or absence of phytoplankton cells had no sig-
the same efficiency as S. costatum (15 pm) and
nificant effect on the ability of P. amurensis to
P. tricornutum (10 pm). Clearance rates (f)
were highly correlated with the size (L, WW) retain bacteria (one-way ANOVA and t-test,
of the clams (Fig. lA,B) and with temperature P > 0.1). Clearance rate was not related to
(T, “C; data not shown): animal size as shell length, wet weight (Fig.
lC,D), or dry tissue weight (data not shown).
f= -40 + 199 X L P < 0.001, (4) The mean clearance rate for all experiments
f = 162 + 166 x WW was 45 ml h-l clam-l. As was found with
P < 0.001, (5)
phytoplankton, bacterioplankton clearance
f= -120 + 20.6 x T P < 0.001. (6) rates were strongly temperature-dependent:
Data from experiments where regression P < 0.001. (8)
slopes were not significantly different from 0
f= -18.5 + 3.5 x T
(P > 0.1, two experiments) were not included Including shell length in a multiple linear-
in regression calculations. Including temper- regression model with temperature increased
ature in a multiple linear-regression model with the amount of variance explained by only 1.5%.
shell length increased the amount of variance The relationship between bacterioplankton
explained by 5%. The relationship between clearance rate, shell length, and temperature is
956 Werner and Hollibaugh
j-= -8.1 - 8.1 x L + 3.6 x T at the highest concentration of I. galbana. Res-
piration as percentage of ingestion and gross
r2 = 0.264, P < 0.0001. (9)
assimilation was also lower at high concentra-
Clearance rates on bacterioplankton for tions of I. galbana.
clams 1 and 2 cm long were also converted to Production of [ 14C]DIC and 14C-labeled feces
dry weight equivalents with morphometric re- declined rapidly once the clams were trans-
1,ationships and Eq. 2 and 3 (Table 1). Because ferred to unlabeled food suspension (Fig. 2A,B).
clearance rate does not change significantly with A low peak in labeled feces production was
lsnimal size, smaller clams exert greater grazing observed -24 h after feeding the clams radio-
pressure per unit biomass than larger clams labeled I. galbana. Following this peak, only
[5.05 vs. 0.62 ml h-l (mg DTW)-l for 1.O- and small quantities of radiolabel were found in
2.0-cm clams]. Compared to I. galbana, bac- the feces, but radiolabel continued to be ex-
teria were retained with 28-l 3% efficiency (l- creted. Particulate radiolabel collected during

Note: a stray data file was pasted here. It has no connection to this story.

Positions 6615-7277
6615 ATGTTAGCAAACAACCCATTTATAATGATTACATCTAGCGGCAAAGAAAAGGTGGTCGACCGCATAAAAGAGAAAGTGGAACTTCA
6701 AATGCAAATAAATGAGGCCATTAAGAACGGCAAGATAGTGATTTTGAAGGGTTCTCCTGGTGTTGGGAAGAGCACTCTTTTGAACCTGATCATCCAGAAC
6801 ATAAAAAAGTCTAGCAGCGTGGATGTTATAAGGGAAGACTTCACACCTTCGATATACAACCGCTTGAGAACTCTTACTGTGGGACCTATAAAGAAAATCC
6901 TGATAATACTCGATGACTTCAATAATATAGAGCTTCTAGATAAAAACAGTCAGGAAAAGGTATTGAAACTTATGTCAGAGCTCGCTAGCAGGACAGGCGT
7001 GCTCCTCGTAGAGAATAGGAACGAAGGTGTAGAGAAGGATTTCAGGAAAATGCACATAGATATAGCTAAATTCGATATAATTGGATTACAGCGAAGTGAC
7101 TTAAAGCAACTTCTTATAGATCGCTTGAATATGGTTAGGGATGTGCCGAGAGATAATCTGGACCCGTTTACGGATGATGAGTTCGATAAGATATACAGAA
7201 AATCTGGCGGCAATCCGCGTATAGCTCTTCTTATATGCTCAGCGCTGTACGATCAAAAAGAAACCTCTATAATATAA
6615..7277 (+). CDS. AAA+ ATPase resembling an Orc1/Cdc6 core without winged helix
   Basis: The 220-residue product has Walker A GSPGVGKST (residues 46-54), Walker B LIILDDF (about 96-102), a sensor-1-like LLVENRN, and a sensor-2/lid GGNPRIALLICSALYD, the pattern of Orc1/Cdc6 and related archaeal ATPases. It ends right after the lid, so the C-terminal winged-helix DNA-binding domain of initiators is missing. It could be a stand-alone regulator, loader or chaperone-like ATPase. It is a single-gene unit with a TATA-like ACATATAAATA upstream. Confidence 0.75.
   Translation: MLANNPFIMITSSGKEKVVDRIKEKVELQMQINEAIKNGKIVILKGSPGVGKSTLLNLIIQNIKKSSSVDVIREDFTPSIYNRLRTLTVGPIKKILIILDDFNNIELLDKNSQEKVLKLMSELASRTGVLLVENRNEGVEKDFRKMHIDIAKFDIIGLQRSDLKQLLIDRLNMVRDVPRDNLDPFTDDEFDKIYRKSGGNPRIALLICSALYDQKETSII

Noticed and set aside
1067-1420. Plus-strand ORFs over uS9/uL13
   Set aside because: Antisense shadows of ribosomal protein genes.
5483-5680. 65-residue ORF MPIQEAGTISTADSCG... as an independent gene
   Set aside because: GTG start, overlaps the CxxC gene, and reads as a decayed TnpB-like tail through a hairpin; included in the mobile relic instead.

and 2-cm clams, respectively). the rinse period was negligible (data not shown).
Assimilation eficiencies-control experi- Release of [14C]DOC coincided with egestion
ments -The control experiments we per- of labeled feces, but the amount produced was
formed indicated that artifacts arising from ex- at the limit of detection (data not shown).
change of 14Cbetween system components not After 49 h, the radiolabel collected as feces
mediated by grazing and clam metabolism were was 10% of ingestion and gross assimilation
negligible. Specific activity of radiolabeled food was 90% (Table 4). Respired [14C]DIC was
changed by < 10% during the feeding period. 4 1.6% of gross assimilation and net assimila-
Uptake of [14C]DOC by clams was negligible. tion was 52.6% of ingestion, in contrast to net
Some [14C]DIC was released to the rinse water assimilation values of 82.9 (47,000 cells ml-‘)
by radiolabeled fecal material, but it was < 6% and 75% (180,000 cells ml-l) seen in the 2.5-h
of total [14C]DIC production. [14C]DIC was experiments.
produced prior to egestion in experiments with Assimilation of bacterioplankton-Gross as-
I. galbana, suggesting that it was not produced similation of bacteria in the presence of unla-
by bacterial metabolism of egested fecal ma- beled I. galbana was 85.8 f 8.8% (x + SD, n =
terial. Attachment of radiolabeled bacteria to 14, Table 2). Respired [ 14C]DIC was 25.2 +_5.6%
clams resulted in a blank of -500 dpm of gross assimilation and 2 1.4&4.7% of inges-
clam- 1-a small fraction of the label con- tion; net assimilation was 64.4+9.4% and eges-
sumed by actively feeding clams (> 5,000 dpm tion was 14.2& 8.9% of ingestion after 3 h. There
clam - I). was no correlation between animal size (L) and
Assimilation of 14C I. galbana-Net assim- any of these parameters (model 1 linear regres-
ilation, determined 2.5 h after feeding on 14C- sion, P > 0.1). If we assume that respiration is
labeled algal cells began, was 82.9 f 3.4% (X + the same percentage of ingestion in the presence
SD, n = 10) of ingestion (Table 2, data from and absence of I. galbana, gross and net assim-
experiments where food concentrations were ilation and egestion were the same in experi-
high or were not measured are not included in ments where clams were fed only 14C bacterio-
means). Gross assimilation was 94.2 +_3.1% of plankton (n = 19, data not shown) as in
ingestion. Respiration and egestion were experiments where clams were fed 14C bacteria
12.1+1.4% and 5.8t3.1% of the total inges- and unlabeled phytoplankton (t-test, P > 0.1).
tion. There was no relationship between ani- Production of [14C]DIC and 14C-labeled feces
mal size (L) and any of these parameters (mod- declined rapidly once the clams were trans-
el 1 linear regression, P > 0.1). ferred to unlabeled food suspension (Fig. 2C,D).
Table 3 compares the results of experiments A peak in egested 14C was observed about 24